“It is easy to imagine bullish paths for a second-half recovery. The self-sustaining route would be the natural rebound in the earnings cycle aided by an end to the trade war with China and a bottom in the global economy. The less graceful path would involve the Fed moving to an easing policy after economic data and/or equity markets clearly deteriorate.”
Steve Deppe also made an important observation Twitter that when the S&P 500 has gained at least 2% in a week and finished at a new weekly high — the case on Friday — the S&P was lower six weeks later 70% of the time.
This data supports much of our own analysis which suggests that investors will be better off waiting for a corrective process, at least back to the 200-dma, before taking on additional equity exposure.
The current “all-time” high appears to be a classic “bull trap” in the making. Erring to the side of caution, for now,, will likely be the right choice.
Conclusion & Suggestions
While remain primarily allocated toward equity risk, we have, as noted at the beginning of May, taken profits and shifted our bias towards more “defensive” holdings. We still carry a higher than normal slug of cash, and both lengthened duration of our bond portfolios and added gold as a hedge.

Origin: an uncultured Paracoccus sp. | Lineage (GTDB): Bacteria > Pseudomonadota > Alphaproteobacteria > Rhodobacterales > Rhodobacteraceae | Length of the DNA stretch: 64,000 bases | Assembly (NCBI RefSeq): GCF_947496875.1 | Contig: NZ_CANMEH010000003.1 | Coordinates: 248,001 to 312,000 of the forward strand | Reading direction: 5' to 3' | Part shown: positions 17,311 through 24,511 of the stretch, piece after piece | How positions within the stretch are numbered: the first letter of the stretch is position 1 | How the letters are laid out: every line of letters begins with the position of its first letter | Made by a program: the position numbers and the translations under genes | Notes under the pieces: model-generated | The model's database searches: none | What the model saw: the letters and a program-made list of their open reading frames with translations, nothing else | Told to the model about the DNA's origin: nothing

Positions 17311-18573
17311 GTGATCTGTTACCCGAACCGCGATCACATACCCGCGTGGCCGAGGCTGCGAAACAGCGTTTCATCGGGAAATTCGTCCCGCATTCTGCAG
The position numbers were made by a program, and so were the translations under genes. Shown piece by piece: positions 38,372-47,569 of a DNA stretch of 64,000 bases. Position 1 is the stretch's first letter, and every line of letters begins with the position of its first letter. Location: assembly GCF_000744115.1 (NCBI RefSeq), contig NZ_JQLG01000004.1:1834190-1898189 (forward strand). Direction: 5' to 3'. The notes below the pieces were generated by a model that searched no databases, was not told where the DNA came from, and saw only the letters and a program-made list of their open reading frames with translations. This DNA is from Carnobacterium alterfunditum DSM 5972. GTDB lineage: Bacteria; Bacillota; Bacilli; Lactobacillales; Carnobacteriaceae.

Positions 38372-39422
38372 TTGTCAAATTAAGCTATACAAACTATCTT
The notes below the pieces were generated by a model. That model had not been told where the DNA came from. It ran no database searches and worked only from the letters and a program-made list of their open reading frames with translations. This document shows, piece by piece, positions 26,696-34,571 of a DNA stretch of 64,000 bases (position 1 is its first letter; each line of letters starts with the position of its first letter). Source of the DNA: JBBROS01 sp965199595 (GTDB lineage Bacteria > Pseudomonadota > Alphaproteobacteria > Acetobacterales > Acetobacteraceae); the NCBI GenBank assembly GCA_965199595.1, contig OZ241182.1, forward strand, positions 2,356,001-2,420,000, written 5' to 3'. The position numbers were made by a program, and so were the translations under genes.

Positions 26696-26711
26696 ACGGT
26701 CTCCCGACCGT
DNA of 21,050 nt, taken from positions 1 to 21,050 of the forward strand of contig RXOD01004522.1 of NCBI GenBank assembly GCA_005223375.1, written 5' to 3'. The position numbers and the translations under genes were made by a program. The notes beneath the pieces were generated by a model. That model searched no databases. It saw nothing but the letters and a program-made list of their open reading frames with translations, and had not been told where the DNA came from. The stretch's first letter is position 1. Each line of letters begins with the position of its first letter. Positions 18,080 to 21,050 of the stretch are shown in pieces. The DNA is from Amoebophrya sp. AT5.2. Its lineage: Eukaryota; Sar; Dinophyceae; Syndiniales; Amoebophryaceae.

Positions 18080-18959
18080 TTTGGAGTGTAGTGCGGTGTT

We are expecting a further correction over the next couple of months which we will use to adjust our exposures accordingly depending on how markets are developing as summer comes to its conclusion. In the meantime, we continue to suggest following a regular regime of risk management in portfolios.
Step 1) Clean Up Your Portfolio
- Tighten up stop-loss levels to current support levels for each position.
- Take profits in positions that have been big winners
- Sell laggards and losers
- Raise cash and rebalance portfolios to target weightings.
Step 2) Compare Your Portfolio Allocation To Your Model Allocation.
- Determine areas requiring new or increased exposure.
- Determine how many shares need to be purchased to fill allocation requirements.
- Determine cash requirements to make purchases.
- Re-examine portfolio to rebalance and raise sufficient cash for requirements.
- Determine entry price levels for each new position.
- Determine “stop loss” levels for each position.
- Determine “sell/profit taking” levels for each position.
Step 3) Have positions ready to execute accordingly given the proper market set up.
As noted previously in 10-Investment Wisdoms:
“The absolute best buying opportunities come when asset holders are forced to sell.” – Howard Marks
We haven’t gotten to that point just yet.